HBKU’s Qatar Biomedical Research Institute is Reaping the Rewards of Collaborative Partnerships
Qatar-led COVID-19 Study Reveals Impressive Results
Qatar Biomedical Research Institute (QBRI) has succeeded in building strategic collaborative efforts with world-renowned institutions and stakeholders in Qatar, as well as leading scientists and centers of excellence around the world. These strategic partnerships support the development of QBRI’s programs and research efforts – in addition to building its scientific capacity – while engaging in groundbreaking research at the frontiers of biology, medicine, biomarkers, drug development, translational medicine, and personalized healthcare.
The abundance of data generated and collected through these collaborations supports QBRI’s scientific research and enables the institute to pursue breakthrough discoveries to better understand diseases.
For example, QBRI published a cooperative study titled ‘Age, Disease Severity and Ethnicity Influence Humoral Responses in a Multi-Ethnic COVID-19 Cohort’, which aimed to understand how age and ethnic differences may play a role in the disease severity of COVID-19.
This international collaboration featured cohorts from Qatar, Malaysia, South Africa, and involved partners including Hamad Medical Corporation, Anti-Doping Laboratory Qatar, Qatar Red Crescent, University of Cape Town, Charlotte Maxeke Johannesburg Academic Hospital, Institute for Medical Research in Malaysia, University of the Witwatersrand in Johannesburg and the industrial partner Sengenics Corporation.
QRBI has an active ongoing collaboration with Sengenics and has established a new platform in its proteomics core facility to transfer the technology and make it available to its local scientists.
Dr. Jonathan Blackburn, Chief Scientific Officer, Sengenics, noted: “Our valued partnership with QBRI has helped to further elucidate the humoral immune response to viral antigens within naturally infected populations.”
“Sengenics developed a quantitative SARS-CoV-2 specific multi-epitope protein microarray platform that enabled us to assess the influence of disease severity, age, and ethnicity on the strength and breadth of the antibody response against the nucleocapsid protein of SARS-CoV-2,” said Dr. Houari Boumediene Abdesselem, Laboratory Manager, QBRI.
Multi-ethnic cohorts of COVID-19 patients and control subjects from Qatar were collected by Hamad Medical Corporation, Anti-Doping Laboratory Qatar, and Qatar Red Crescent, to be analyzed using the newly developed SARS-Cov-2 Sengenics technology, and were compared to different international cohorts, said Dr. Maryam Ali Al-Nesf Al-Mansouri, Senior Consultant at Hamad Medical Corporation.
Dr. Omar El Agnaf, Executive Director, QBRI, said: “As expected, patients with severe disease showed significantly higher antibody titers and significantly broader epitope coverage.” He added: “Additionally, we observed vast differences in the breadth and strength of the humoral immune response in relation to ethnicity, which may reflect differences in genetic and lifestyle factors,” he added.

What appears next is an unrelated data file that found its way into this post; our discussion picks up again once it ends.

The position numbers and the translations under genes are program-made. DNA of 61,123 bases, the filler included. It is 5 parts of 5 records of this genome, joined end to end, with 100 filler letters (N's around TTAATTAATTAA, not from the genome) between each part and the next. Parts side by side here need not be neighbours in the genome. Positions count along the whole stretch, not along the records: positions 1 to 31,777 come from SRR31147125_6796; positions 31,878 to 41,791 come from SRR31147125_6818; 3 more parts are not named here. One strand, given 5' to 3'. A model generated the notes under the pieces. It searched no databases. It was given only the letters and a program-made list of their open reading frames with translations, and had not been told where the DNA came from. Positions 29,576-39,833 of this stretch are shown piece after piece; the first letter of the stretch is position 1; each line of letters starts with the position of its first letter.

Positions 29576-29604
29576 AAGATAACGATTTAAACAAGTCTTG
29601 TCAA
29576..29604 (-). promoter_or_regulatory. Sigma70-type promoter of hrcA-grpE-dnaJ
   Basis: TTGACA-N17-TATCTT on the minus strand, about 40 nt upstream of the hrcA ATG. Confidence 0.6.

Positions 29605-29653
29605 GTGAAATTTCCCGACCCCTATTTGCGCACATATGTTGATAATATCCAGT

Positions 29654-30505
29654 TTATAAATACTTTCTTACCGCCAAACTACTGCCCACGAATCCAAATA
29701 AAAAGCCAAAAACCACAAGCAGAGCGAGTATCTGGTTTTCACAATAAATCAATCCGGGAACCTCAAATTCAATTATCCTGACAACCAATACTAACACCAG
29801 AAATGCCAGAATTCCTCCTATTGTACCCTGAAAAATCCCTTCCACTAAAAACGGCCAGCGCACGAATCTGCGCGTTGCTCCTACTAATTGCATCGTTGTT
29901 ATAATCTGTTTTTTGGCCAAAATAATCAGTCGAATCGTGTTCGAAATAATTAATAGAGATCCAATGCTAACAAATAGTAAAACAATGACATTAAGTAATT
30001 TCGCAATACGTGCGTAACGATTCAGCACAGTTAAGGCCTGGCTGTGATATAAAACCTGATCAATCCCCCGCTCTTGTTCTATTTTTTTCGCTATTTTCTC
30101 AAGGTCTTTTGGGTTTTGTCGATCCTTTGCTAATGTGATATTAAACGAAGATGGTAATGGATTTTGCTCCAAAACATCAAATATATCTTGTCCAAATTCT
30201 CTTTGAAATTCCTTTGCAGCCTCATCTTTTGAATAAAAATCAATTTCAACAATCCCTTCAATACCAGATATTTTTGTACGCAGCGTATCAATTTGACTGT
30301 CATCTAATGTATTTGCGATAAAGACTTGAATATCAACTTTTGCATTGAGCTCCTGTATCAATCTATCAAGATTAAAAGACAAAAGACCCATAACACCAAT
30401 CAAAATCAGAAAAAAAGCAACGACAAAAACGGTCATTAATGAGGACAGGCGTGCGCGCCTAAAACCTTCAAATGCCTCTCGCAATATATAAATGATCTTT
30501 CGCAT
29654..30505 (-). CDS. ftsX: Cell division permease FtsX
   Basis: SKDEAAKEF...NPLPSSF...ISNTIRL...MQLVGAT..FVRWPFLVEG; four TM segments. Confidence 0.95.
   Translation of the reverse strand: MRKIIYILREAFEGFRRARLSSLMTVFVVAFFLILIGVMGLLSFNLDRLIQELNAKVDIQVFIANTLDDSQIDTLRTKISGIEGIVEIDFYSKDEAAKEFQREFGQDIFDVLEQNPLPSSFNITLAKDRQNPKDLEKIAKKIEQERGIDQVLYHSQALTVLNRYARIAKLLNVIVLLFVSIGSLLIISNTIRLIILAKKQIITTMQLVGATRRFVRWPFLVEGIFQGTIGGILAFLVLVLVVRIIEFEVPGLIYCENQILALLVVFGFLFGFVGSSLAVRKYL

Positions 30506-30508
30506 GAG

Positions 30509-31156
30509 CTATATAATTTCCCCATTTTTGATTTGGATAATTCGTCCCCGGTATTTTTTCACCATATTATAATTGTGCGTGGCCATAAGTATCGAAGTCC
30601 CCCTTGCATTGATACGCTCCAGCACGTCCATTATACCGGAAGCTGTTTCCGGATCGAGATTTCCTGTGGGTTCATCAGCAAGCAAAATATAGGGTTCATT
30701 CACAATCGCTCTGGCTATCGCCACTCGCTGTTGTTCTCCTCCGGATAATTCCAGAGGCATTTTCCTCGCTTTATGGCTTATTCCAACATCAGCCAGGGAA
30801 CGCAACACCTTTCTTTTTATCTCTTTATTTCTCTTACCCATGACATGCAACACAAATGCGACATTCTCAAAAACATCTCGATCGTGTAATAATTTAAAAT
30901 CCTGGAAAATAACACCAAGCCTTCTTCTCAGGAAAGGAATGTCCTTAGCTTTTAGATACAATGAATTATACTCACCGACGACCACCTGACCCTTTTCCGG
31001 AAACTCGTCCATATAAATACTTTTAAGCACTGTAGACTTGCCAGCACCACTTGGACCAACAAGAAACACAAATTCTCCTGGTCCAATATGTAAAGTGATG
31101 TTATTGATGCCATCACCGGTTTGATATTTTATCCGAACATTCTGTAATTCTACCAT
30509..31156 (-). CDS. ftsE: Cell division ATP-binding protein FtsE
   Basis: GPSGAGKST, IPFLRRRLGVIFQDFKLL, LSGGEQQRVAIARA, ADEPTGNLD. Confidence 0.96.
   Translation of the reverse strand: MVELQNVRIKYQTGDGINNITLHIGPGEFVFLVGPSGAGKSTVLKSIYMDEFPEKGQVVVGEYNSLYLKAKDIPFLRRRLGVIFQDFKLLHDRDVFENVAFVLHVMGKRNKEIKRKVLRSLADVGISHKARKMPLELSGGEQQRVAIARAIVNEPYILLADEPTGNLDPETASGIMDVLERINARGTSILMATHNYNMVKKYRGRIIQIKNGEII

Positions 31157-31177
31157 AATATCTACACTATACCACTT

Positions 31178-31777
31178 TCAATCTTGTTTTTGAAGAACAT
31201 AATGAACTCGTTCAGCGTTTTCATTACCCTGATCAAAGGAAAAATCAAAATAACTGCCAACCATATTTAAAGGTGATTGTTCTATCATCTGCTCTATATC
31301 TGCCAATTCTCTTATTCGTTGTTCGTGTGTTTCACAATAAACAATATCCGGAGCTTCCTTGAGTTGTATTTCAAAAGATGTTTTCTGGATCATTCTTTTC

Some of the results of the study were more unexpected, said Dr. El Agnaf. “In a classical sense, older individuals are observed to be more susceptible to new infections, due to impairment of adaptive immune responses, including immune repertoire exhaustion and deficiency in antigen-driven selection processes. However, we observed in our study a significant increase in antibody titers and SARS-CoV-2 epitope coverage with advancing age, in both mild and severe disease, which is encouraging for the effectiveness of vaccinations in elderly groups,” he said.
This study is part of a larger interdisciplinary program on COVID-19 that has been established at QBRI during the pandemic, according to Program Coordinator Dr. Julie Decock, a scientist at the Translational Cancer and Immunity Center at QBRI.
She said: “The overall goal of this program is to create a clinical impact in times of need, such as the current pandemic, and to foster preparedness for any future resurgences of SARS-CoV-2 or other viral infections in Qatar,” she added.
“More specifically, the program aims to identify biomarkers that can predict COVID-19 disease severity and long-lasting immunity against SARS-CoV-2 with potential implications for treatment guidance and vaccination strategies. The program also leverages the existing expertise from QBRI researchers in various disease settings to identify existing drugs that could be repurposed for the treatment of COVID-19 infection.”
The scientific and technological know-how acquired during these research activities will help QBRI researchers build capacity for research, development, and innovation in Qatar against coronaviruses. As such, in-house developed research tools and models to study COVID-19 infection may be used for future infectious disease research, thus playing a pivotal role in shaping the future of precision medicine in Qatar and the region.
The study was published in Viruses as part of its Special Issue: Coronaviruses Research in BRICS Countries.